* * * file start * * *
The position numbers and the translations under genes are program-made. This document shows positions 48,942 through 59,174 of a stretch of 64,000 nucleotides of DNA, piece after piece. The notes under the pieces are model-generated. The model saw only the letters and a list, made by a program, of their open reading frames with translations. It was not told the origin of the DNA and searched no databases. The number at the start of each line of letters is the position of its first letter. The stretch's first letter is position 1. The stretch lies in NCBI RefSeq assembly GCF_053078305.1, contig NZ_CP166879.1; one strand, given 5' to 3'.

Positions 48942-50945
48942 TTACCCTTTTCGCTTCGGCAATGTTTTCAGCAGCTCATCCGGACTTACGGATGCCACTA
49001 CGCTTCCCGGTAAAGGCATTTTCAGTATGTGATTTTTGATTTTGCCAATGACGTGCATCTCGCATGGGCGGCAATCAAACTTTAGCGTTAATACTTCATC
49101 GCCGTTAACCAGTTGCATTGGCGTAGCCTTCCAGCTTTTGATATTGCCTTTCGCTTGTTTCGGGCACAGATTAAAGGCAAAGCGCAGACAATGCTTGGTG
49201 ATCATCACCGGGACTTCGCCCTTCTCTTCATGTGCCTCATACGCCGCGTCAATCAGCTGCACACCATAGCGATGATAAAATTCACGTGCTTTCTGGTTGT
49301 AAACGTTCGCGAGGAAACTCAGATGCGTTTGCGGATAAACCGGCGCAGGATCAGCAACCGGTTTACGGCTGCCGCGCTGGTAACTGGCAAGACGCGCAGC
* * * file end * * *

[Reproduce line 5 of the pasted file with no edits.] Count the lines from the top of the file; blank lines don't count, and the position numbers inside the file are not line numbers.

49101 GCCGTTAACCAGTTGCATTGGCGTAGCCTTCCAGCTTTTGATATTGCCTTTCGCTTGTTTCGGGCACAGATTAAAGGCAAAGCGCAGACAATGCTTGGTG